Japan’s clear current policy goal of liaising with its European and American partners to put pressure on Beijing could be called into question, however, if unconfirmed reports in the Japanese media prove true. The reports claim that Shigeru Kitamura, the Japanese National Security Secretariat’s Secretary General, is slated to be replaced by senior diplomat Takeo Akiba. For one thing, it would be a shame to lose Kitamura’s knack for knitting together disparate forces—he has proven a smooth operator with both the Trump and Biden administrations, suggesting that he could play an important role in building a strong democratic front stretching between Asia, Europe and North America. What’s more, his purported replacement, Takeo Akiba, was one of the architects of former Japanese governments’ efforts to build closer ties with Beijing—calling into question whether, with Akiba on board, Japan would continue to push Europe to take a tougher stance on China.
Europe: divided behind the unified front?
A softening of Japan’s policy towards China could spell trouble given that Europe may need continued pressure from its allies to follow through on the pledges made at the recent summits. Even within the G7, there were clear divisions on how hard a line to take: while Canada, the UK and France apparently endorsed Biden’s demands from the beginning of the conference, Germany, Italy and the EU representatives were hesitant to openly call out China’s human rights abuses in the G7 communiqué.
The American position won out in the end, with the final communiqué explicitly urging Beijing to respect fundamental rights, particularly in Xinjiang, and guarantee a high degree of autonomy for Hong Kong. What’s far less certain, however, is whether Biden managed to talk European decisionmakers around to taking concrete steps that would put genuine pressure on Beijing. It’s noteworthy that G7 leaders gave scant details about how the Build Back Better World (B3W) plan, conceived as a less predatory alternative to China’s Belt and Road programme, would actually be financed. Particular problems could crop up if the plan doesn’t take more concrete shape before Germany’s elections in September; Armin Laschet, currently tipped to become the next chancellor after Angela Merkel’s retirement, pointedly remarked in the wake of Biden’s European trip that many politicians on the continent are sceptical of Biden’s hawkish China policy and warned that “China is a competitor […] but it is also a partner”.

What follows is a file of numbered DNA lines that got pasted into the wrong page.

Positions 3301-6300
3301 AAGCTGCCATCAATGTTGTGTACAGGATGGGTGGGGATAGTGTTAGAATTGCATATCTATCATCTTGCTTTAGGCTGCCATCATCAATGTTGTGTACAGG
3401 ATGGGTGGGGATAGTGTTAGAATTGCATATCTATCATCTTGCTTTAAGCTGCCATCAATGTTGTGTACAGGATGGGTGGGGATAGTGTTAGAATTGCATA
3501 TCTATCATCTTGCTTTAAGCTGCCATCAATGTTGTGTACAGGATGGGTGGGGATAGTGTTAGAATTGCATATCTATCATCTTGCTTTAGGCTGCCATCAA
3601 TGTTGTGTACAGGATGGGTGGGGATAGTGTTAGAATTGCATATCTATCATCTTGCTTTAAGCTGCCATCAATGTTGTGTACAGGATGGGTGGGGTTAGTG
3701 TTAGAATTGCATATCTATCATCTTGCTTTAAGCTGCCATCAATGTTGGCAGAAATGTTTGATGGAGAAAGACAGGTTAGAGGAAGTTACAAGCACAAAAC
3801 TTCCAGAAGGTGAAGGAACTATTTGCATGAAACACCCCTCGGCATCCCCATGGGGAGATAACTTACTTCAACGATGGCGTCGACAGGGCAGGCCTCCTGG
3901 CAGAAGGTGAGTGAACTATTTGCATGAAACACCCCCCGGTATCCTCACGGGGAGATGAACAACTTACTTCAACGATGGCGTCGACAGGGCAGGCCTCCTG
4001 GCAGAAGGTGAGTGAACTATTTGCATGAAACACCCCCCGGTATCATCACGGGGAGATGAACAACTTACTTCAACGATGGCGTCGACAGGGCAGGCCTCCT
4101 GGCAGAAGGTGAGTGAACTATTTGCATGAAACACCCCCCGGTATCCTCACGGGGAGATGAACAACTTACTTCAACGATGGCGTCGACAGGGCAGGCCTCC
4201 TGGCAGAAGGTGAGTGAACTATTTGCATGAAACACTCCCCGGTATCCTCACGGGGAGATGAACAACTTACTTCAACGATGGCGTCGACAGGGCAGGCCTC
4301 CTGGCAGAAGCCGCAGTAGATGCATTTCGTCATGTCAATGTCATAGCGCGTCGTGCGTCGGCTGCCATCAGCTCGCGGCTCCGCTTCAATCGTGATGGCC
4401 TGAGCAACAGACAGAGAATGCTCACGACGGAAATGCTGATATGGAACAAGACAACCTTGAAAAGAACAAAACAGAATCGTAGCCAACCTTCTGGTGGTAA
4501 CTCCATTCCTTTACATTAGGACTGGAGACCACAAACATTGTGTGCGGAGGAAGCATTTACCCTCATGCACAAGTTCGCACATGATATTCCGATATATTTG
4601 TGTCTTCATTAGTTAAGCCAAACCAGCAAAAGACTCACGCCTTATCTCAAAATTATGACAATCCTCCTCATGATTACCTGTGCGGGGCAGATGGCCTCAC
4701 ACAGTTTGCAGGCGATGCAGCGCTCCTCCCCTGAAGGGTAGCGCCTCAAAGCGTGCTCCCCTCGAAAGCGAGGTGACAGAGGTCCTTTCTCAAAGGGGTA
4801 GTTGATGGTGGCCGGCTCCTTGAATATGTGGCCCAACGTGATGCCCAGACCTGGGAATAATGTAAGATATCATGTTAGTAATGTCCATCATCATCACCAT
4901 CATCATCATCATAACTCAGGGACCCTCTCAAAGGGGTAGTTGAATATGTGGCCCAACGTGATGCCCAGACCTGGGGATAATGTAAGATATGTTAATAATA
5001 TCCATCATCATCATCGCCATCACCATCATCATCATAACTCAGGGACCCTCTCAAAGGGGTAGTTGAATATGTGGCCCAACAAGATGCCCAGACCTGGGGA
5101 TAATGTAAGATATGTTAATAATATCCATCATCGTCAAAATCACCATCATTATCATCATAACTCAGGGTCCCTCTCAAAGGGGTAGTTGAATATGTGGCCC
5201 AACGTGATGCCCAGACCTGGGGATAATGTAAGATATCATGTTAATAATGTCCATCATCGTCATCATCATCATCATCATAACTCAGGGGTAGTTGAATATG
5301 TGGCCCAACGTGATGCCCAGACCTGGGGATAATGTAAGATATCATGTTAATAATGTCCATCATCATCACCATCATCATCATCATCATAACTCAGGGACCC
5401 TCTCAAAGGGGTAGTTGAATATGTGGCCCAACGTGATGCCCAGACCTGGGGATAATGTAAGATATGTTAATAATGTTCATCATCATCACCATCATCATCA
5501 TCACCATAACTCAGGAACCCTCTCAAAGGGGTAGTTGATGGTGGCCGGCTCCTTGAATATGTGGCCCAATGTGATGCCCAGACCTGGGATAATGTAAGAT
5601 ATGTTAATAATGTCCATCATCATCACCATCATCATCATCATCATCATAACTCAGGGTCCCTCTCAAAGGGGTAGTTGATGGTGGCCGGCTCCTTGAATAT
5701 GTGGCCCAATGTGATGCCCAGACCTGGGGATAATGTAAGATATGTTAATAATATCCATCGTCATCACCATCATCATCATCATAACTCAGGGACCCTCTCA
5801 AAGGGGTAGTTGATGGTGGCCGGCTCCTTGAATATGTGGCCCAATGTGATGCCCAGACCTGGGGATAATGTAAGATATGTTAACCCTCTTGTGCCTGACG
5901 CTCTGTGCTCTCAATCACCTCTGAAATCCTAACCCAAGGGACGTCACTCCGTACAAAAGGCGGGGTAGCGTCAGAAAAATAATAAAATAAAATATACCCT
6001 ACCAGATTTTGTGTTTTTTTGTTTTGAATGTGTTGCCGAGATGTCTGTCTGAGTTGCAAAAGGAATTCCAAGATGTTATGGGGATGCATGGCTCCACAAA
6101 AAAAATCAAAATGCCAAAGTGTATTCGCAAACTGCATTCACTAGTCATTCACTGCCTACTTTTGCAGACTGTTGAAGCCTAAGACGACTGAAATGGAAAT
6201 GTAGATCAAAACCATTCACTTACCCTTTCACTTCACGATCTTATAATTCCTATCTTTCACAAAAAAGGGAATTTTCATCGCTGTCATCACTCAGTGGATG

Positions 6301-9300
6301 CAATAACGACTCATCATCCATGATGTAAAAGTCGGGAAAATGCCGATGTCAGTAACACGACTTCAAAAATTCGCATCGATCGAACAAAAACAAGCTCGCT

If the G7 remains divided over how to address China, despite the relatively strong language in the recent communiqué, there are even deeper divergences between NATO members—a number of whom have gone out of their way in recent weeks to signal that they aren’t abandoning China. In the leadup to Biden’s European trip, Hungary vetoed an EU statement calling out Chinese abuses in Hong Kong. On the same day that the NATO summit was taking place in Brussels, Greece’s permanent representative to NATO advised a journalist that Greece has no plans to renounce its close economic ties with China, including its membership in the Belt and Road Initiative.
As one analyst summed up Biden’s efforts to convince key allies that China poses an integral threat to the West, the U.S. President received words on his European trip—but has yet to receive deeds.